Dear Harry: The Truman Administration Through Correspondence with Everyday Americans. By D.M. Giangreco and Kathryn Moore. Stackpole Books, 1999. 512 Pages. $34.95. Reviewed by Lieutenant Colonel Albert N. Garland, U.S. Army, Retired.
On 12 April 1945, following the death of then-President Franklin D. Roosevelt, Harry S Truman, former U.S. Senator and Roosevelt's Vice-President, became the 33d President of the United States. Truman was virtually unknown to most of the U.S. populace, despite his sterling work as chairman of the Senate Select Committee to Investigate the National Defense Program, popularly known as the Truman Committee.
In putting together this book, the authors selected "letters, telegrams, and postcards... almost exclusively from the files of the Harry S Truman Library in Independence, Missouri" to show how the people of the country reacted to the many major events that occurred during President Truman's nearly eight years in office. As such, this is not a scholarly history of that administration; it does offer, rather, a peek into the nation's soul, a peek offered freely by the people themselves. (The authors could have added that they used a number of interWhite House staff memoranda and the results of several special studies.)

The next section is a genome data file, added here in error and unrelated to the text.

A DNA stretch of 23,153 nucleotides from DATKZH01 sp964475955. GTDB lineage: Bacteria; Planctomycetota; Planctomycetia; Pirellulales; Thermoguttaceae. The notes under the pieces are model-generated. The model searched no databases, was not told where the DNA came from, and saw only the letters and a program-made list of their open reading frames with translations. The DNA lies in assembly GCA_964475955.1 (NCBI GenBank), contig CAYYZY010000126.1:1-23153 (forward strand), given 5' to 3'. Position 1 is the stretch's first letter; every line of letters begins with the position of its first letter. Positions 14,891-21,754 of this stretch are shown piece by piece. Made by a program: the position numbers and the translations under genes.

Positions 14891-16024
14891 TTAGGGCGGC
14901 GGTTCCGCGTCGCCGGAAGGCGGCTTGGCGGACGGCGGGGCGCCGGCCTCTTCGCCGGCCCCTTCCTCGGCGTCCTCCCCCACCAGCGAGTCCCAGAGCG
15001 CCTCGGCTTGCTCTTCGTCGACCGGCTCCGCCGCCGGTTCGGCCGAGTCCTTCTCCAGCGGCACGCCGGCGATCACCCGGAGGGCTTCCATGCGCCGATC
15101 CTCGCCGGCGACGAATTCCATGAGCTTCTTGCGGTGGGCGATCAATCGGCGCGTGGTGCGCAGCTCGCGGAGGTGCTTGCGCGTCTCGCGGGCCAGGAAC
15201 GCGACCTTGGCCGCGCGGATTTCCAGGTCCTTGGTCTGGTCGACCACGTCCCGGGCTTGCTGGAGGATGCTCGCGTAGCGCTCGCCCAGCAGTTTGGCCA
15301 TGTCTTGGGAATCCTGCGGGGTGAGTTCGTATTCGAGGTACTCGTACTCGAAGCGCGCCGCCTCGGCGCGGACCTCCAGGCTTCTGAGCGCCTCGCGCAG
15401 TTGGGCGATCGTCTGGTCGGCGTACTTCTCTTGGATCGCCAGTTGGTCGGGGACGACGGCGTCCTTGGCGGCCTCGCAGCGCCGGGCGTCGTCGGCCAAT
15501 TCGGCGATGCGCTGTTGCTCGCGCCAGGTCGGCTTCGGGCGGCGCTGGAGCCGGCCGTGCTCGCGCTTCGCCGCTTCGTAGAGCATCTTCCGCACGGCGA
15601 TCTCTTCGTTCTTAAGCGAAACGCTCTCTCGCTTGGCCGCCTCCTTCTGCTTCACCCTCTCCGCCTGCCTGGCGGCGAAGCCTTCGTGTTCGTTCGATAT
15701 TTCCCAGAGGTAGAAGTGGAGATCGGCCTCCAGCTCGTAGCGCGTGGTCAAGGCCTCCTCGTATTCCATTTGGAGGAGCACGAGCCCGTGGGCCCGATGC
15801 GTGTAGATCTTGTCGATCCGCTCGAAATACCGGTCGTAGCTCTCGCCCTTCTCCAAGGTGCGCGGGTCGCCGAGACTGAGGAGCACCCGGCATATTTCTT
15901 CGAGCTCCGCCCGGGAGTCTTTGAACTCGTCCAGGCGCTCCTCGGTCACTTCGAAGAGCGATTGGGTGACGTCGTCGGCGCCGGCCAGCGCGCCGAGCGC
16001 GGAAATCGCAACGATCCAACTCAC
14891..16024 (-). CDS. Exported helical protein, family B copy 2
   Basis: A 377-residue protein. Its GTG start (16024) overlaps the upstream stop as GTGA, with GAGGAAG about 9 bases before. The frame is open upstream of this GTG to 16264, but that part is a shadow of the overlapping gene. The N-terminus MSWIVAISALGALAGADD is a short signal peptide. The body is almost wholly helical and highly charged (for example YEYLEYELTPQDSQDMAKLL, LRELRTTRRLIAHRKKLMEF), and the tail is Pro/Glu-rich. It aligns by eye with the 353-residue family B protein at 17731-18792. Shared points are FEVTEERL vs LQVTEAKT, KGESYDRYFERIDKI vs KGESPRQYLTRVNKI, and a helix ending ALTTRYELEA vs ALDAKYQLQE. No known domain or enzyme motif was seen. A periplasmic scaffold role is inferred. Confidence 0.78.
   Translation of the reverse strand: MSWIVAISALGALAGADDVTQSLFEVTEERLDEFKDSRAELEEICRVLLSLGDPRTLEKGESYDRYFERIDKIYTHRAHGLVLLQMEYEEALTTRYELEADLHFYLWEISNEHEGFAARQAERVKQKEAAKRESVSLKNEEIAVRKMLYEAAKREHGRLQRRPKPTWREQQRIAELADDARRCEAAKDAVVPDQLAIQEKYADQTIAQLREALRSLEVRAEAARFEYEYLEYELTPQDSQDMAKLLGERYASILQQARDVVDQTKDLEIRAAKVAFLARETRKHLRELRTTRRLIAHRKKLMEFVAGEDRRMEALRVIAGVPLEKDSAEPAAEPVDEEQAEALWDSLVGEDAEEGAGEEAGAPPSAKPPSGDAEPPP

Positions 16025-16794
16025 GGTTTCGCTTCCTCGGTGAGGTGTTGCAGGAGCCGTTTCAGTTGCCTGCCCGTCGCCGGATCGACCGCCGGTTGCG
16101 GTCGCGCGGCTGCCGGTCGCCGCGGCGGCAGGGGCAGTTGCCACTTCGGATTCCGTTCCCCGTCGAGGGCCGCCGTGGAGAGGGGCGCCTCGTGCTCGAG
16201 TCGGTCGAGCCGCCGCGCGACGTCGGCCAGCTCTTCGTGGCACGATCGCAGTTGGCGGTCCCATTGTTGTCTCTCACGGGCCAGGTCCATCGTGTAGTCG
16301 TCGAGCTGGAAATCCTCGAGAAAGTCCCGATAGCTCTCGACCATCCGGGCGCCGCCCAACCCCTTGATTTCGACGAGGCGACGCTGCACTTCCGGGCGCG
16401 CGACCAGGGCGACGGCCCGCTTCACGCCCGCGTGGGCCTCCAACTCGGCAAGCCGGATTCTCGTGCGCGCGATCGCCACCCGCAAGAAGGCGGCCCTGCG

The book is divided into 10 chapters, each dealing with one or several subjects. Only three of the chapters are used for a single subject: Chapter 6, the relief of General MacArthur; Chapter 7, the atomic bomb; and Chapter 8, The Korean War; although there is some overlap in all of the chapters, a good amount of the material on Truman's decision to use the bomb against Japan is in Chapter 10. (Giangreco has written on this subject in an earlier effort for a professional military journal.)
The authors have provided enough historical material in each chapter to explain the proper settings at the times decisions were made.
For some reason, perhaps for levity, the authors conclude each chapter, regardless of its contents, with a query concerning whether or not the annual egg roll at the White House, which had been discontinued in 1939 because of the outbreak of World War II, would be held, and an answer to those queries by a White House staff member. The answer at the end of each of the first nine chapters was No. At the end of Chapter 10, after the Eisenhower administration had taken over, the answer was Yes.
As one who lived through those times, I thoroughly enjoyed comparing my feelings at the time with those of my fellow citizens. Of course, I was in the military service during the Truman years and may have had a different view of the events as they unfolded. …